The ban on hearing housing possession cases in courts in England and Wales ends today (21 September).
This Insight looks at the response from tenant and landlord bodies, the legal context and calls for more help to support both landlords and tenants who are struggling financially.
On 10 September the Secretary of State, Robert Jenrick, said the judiciary will now prioritise: claims issued before the ban was introduced on 26 March, cases involving anti-social behaviour, extreme rent arrears, domestic abuse, fraud and deception, illegal occupiers, squatters and abandoned properties. “Extreme rent arrears” appears to be arrears of at least 12 months’, or 9 months’ rent for a private landlord if that amounts to at least 25% of their income.
New requirements for claimants
Practice Direction 55C came into effect on 20 September. It requires landlords to provide information about a tenant’s circumstances, including the impact of the pandemic, when bringing a claim to court.
Lawyers have raised several questions about these provisions, including whether a statement saying “unknown” will be sufficient for the courts. Landlords must notify the court and their tenants if they wish to continue with a possession claim that was in the system before 3 August.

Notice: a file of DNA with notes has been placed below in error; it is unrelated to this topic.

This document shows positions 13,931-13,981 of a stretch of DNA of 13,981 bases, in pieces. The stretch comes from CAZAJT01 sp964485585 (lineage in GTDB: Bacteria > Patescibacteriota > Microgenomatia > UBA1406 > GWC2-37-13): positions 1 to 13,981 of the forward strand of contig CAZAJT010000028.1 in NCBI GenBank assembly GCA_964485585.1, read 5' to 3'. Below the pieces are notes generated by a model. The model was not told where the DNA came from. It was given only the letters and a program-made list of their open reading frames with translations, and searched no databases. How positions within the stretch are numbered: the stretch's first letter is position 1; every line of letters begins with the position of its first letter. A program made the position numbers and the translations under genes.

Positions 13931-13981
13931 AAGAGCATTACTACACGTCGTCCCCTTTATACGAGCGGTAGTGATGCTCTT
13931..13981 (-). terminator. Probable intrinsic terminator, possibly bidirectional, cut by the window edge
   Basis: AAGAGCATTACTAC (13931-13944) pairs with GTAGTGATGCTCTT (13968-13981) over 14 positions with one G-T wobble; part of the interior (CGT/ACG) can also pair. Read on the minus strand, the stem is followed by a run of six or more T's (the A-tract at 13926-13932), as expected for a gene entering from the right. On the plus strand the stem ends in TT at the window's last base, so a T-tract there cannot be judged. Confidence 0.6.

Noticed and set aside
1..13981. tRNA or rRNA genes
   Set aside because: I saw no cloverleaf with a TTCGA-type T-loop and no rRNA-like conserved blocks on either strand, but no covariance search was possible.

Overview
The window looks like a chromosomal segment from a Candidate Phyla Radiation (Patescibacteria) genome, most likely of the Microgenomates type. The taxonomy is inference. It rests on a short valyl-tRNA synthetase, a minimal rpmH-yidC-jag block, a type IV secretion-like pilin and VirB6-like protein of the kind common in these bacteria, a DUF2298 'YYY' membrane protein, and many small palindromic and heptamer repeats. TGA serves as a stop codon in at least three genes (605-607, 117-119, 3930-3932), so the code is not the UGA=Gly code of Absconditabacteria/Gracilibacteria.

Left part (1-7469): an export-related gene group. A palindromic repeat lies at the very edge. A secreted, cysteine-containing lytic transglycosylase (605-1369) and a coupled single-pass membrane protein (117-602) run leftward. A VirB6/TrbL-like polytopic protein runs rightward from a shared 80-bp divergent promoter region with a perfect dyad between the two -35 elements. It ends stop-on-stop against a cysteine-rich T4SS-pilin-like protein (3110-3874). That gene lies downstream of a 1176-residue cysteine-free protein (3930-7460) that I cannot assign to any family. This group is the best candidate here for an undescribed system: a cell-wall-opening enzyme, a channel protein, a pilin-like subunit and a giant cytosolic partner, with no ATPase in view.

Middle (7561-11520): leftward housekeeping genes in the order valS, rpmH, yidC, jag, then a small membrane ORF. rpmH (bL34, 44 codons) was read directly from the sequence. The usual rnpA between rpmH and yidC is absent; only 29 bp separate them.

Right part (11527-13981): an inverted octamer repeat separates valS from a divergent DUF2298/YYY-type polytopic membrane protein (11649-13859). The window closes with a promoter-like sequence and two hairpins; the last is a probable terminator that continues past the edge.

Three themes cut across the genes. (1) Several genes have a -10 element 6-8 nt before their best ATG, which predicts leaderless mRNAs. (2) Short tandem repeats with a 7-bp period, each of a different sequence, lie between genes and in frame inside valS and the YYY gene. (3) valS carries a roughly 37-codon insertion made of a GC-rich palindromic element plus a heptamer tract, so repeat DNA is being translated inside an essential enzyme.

No evictions during local lockdowns and Christmas
On 10 September Robert Jenrick announced that bailiffs will not enforce evictions where local lockdown measures are in force which restrict access to premises. He also said that evictions over Christmas would be limited to the “most serious cases”.
A wave of evictions and homelessness?
The stay on eviction hearings had been due to end on 23 August but a further four-week extension was put in place at short notice. Prior to this, tenant bodies were predicting a wave of evictions and homelessness.
The homelessness charity Shelter estimates that 227,000 private renters (3%) have fallen into rent arrears since the start of the pandemic. These renters are at risk of losing their homes once the ban on evictions is lifted.
YouGov conducted a survey of 1,058 private renters in England between 4 and 11 June. Based on that survey, Shelter estimates that 174,000 tenants have already been threatened with eviction by their landlord or letting agency.
Citizens Advice reported an increase in debt advice requests of 332%. It’s seen a “huge surge in private renters worried about arrears”.
In contrast, landlord bodies welcomed the return of repossession cases to provide “greater certainty for the rental market” and strongly refuted Shelter’s claims.
The National Residential Landlords Association (NRLA) cites its own survey evidence showing that 87% of tenants have continued to pay rent since lockdown. A further 8% have agreed a rent reduction, rent deferral, or reached some other agreement with their landlord or agent. The survey found that just over 3% of tenants are building up arrears.
Notice periods have been extended
The extension of the stay on evictions was accompanied by a Government commitment to extend notice periods for tenants.